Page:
Analysis of the text, when looked at closely, finds echoes from the targums and of King David. Most notably, the sages don’t directly quote Micah 5:1 to 3 but take from those verses the words they want (they shorten it somewhat). They also don’t directly quote from Micah the part which says ‘he will arise and shepherd his flock’. That wording is actually taken from 2 Samuel 5:2 where YHWH says to David ‘you will shepherd my people Israel.’ It’s subtle and hard to see given the various wordings in English, and also given that Micah, 2 Samuel etc. are basically saying the same thing. The sages though, with great ease, blend the verses together. When quoted seamlessly like that the connection is clear. The Messiah will come forth from Bethlehem and just like David He will shepherd the flock of Israel.
The image of Rachel weeping takes on a new dimension. It’s not just of her weeping for the exiled Israelites. In this case she weeps for the children of Bethlehem as the Romans walk past her into the town, returning with the blood of children on their garments.
Matthew 2:16–18 (NKJV)
16Then Herod, when he saw that he was deceived by the wise men, was exceedingly angry; and he sent forth and put to death all the male children who were in Bethlehem and in all its districts, from two years old and under, according to the time which he had determined from the wise men.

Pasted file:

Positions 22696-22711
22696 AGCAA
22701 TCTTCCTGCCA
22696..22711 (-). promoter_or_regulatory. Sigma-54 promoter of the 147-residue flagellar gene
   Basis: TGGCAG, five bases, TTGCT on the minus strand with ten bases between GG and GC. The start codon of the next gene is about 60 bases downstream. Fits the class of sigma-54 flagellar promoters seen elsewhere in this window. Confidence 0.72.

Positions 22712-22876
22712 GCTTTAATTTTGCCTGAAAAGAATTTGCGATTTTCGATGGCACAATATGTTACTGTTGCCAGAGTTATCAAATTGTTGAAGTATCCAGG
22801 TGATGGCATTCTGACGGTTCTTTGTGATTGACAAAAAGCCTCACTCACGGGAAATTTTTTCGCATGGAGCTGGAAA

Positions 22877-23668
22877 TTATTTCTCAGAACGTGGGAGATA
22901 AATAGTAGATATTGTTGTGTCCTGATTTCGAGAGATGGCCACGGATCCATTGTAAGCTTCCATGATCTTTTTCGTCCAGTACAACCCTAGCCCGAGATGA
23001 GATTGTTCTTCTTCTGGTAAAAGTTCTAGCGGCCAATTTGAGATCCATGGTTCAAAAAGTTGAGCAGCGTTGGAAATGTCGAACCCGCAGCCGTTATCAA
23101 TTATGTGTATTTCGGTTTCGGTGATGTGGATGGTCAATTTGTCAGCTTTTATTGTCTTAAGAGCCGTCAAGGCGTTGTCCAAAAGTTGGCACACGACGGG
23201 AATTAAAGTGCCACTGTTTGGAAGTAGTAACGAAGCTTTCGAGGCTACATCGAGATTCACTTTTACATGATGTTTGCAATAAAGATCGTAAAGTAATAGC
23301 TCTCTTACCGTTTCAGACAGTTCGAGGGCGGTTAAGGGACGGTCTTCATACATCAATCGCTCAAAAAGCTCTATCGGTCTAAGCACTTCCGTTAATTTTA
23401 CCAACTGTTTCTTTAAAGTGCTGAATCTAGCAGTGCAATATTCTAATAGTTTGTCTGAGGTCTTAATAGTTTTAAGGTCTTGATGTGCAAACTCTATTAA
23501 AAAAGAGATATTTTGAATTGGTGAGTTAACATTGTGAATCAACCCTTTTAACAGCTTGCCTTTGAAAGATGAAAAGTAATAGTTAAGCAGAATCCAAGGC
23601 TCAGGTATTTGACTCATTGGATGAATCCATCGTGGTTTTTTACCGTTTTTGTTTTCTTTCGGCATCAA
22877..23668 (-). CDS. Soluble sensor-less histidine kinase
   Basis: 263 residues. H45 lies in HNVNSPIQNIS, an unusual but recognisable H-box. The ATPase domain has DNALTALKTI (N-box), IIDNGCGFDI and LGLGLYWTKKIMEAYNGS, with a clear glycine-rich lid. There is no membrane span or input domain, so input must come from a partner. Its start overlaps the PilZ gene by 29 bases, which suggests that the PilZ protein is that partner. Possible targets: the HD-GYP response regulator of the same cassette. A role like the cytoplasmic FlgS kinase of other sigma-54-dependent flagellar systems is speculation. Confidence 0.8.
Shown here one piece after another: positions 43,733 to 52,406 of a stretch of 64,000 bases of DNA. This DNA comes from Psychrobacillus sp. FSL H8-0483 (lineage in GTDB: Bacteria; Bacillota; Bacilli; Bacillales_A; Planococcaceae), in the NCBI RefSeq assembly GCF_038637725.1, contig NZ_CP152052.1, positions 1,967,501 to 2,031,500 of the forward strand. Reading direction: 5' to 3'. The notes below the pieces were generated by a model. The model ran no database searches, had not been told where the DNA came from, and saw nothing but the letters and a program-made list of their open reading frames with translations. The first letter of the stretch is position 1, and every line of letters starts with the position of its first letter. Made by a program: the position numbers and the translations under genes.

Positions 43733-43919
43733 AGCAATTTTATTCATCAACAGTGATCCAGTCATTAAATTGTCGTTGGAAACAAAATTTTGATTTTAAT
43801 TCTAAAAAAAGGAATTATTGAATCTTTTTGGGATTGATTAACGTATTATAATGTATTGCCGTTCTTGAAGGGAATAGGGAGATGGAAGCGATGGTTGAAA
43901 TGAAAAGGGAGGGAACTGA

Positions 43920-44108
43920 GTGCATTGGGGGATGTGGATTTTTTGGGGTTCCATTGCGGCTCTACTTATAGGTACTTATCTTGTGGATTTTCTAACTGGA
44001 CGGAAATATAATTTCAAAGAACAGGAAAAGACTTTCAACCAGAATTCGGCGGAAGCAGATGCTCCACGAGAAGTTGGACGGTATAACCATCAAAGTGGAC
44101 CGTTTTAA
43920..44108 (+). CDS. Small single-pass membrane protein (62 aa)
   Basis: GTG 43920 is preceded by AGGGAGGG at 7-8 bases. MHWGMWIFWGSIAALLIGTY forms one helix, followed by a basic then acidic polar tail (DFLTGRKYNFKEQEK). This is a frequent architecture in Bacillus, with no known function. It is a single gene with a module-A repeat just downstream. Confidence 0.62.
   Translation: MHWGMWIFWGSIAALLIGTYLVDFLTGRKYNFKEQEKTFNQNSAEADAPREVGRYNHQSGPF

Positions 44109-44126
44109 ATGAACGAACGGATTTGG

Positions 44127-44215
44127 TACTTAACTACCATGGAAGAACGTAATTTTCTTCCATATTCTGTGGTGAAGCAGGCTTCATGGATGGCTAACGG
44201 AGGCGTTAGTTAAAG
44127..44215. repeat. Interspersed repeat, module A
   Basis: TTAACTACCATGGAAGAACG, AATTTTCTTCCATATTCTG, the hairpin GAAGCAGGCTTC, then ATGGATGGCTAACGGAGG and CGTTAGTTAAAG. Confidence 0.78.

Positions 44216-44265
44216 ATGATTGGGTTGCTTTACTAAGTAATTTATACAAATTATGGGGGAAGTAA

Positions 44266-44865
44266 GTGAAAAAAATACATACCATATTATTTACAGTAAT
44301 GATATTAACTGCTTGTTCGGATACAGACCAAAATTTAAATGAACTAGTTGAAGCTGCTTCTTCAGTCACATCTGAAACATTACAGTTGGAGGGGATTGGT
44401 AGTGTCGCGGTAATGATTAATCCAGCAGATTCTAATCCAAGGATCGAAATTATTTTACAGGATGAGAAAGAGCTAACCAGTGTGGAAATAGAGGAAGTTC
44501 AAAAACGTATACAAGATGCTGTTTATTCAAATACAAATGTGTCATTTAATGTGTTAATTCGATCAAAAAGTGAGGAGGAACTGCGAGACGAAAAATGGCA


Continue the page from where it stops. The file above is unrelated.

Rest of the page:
17Then was fulfilled what was spoken by Jeremiah the prophet, saying:
18“A voice was heard in Ramah, Lamentation, weeping, and great mourning, Rachel weeping for her children, Refusing to be comforted, Because they are no more.”
In the end Messiah has the final say. The sages also teach that one day Rachel will weep for joy at the return of Israel, and that the Messiah will pass by her and comfort her.
The full quote from Micah confirms our hope;
Micah 5:2–5 (NKJV)
2 “But you, Bethlehem Ephrathah,
Though you are little among the thousands of Judah,
Yet out of you shall come forth to Me
The One to be Ruler in Israel,
Whose goings forth are from of old,
3 Therefore He shall give them up,
Until the time that she who is in labor has given birth;
Then the remnant of His brethren
Shall return to the children of Israel.
4 And He shall stand and feed His flock
In the strength of the Lord,
In the majesty of the name of the Lord His God;
And they shall abide,
For now He shall be great
To the ends of the earth;
5 And this One shall be peace.
Hope you learnt something.